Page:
There’s no way to put a price on a human life. When someone close to you dies due to a catastrophic injury, no amount of money will bring them back. However, you do deserve compensation for the loss of income you suffered and your newfound lack of companionship. How are wrongful death settlements calculated? Several factors contribute to that amount. Let’s look at a few.
When you file a wrongful death claim, you and your attorney work with the defendant’s insurance company to decide on an amount. Many insurance companies make deliberately low offers to minimize their own losses.
Most wrongful death claims are settled out of court. Those who decide to take their case to trial often do so because the insurance company refuses to pay out a fair settlement.
Your loved one’s sudden and wrongful death is a harrowing emotional loss, to be sure—but it often deals you a hefty financial blow, too. Some losses you deserve compensation for include:
You’ll also need to consider the insurance policy’s limits and determine exactly who was liable for your loved one’s death. A catastrophic injury attorney will be your advocate and point of contact—they’ll talk to the insurance companies and sift through paperwork so you don’t have to.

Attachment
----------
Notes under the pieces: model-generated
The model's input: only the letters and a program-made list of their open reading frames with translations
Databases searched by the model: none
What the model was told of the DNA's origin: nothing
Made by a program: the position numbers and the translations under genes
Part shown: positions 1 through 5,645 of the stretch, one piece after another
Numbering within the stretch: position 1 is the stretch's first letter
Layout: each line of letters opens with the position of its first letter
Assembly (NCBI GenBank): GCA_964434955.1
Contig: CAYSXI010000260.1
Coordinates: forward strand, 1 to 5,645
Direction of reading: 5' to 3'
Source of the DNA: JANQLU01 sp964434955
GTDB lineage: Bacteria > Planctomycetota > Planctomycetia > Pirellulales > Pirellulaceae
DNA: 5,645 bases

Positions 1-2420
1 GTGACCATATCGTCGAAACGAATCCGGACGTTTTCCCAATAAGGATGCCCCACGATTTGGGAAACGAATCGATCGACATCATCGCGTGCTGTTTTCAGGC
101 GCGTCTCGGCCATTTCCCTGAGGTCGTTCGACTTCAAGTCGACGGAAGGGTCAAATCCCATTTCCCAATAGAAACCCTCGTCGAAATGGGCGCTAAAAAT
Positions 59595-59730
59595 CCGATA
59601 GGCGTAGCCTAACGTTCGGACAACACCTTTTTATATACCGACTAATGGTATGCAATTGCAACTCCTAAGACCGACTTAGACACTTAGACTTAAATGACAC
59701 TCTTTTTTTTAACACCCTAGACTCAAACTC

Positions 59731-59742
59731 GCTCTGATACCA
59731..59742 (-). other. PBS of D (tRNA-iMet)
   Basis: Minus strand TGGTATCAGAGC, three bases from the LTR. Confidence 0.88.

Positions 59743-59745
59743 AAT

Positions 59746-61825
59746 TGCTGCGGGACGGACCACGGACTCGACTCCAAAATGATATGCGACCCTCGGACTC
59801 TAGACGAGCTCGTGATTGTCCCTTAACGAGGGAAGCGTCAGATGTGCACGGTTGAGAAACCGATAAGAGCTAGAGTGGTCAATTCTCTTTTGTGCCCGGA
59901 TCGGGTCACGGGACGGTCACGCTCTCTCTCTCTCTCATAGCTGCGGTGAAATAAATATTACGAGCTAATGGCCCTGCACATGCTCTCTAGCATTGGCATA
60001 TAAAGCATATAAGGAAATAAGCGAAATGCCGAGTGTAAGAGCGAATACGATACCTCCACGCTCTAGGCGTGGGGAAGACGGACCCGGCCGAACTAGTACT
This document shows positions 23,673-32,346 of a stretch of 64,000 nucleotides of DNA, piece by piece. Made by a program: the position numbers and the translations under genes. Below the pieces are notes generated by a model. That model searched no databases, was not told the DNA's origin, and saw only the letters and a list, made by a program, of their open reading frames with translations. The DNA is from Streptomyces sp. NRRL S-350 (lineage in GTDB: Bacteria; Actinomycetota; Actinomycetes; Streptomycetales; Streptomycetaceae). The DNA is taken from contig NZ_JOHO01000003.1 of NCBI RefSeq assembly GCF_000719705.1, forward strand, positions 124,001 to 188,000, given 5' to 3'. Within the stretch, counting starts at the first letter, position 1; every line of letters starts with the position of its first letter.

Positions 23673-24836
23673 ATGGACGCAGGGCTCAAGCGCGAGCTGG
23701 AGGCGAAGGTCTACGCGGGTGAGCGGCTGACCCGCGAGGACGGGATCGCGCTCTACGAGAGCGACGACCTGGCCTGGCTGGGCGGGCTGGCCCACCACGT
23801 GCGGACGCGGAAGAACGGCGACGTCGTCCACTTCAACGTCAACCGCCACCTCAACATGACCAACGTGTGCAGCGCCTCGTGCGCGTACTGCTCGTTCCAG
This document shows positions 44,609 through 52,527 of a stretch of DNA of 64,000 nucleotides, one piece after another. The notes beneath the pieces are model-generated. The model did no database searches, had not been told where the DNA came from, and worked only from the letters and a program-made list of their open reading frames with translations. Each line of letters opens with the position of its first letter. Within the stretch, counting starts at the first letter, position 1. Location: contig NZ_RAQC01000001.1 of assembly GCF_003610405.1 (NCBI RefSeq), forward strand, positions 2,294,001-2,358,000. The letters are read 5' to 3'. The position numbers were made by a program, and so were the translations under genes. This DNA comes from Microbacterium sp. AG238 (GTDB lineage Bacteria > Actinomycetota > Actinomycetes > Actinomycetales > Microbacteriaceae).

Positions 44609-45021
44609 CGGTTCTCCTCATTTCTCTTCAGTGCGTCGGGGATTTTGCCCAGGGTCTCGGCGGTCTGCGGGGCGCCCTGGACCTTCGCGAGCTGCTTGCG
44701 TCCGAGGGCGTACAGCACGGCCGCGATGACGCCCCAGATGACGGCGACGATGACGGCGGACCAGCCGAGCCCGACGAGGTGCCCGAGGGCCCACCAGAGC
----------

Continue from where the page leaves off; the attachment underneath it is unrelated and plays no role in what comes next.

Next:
To reach a number, you and your attorney will need a certified economist to do the calculating for you. In addition to the above financial and emotional factors, they’ll need information about the decedent themselves, including but not limited to:
You, your attorney, and your economist will gather all of this information and present it to the defendant’s insurance company. Based on all these losses—income, benefits, companionship, even help around the house—you’ll be able to negotiate a fair settlement.
Although you can’t put a price tag on your loved one’s life, you’ll need compensation for their death as you move forward with your life. Call Rossman Law Group today for a free consultation, and we’ll walk you through how wrongful death settlements are calculated and listen to your story with empathy.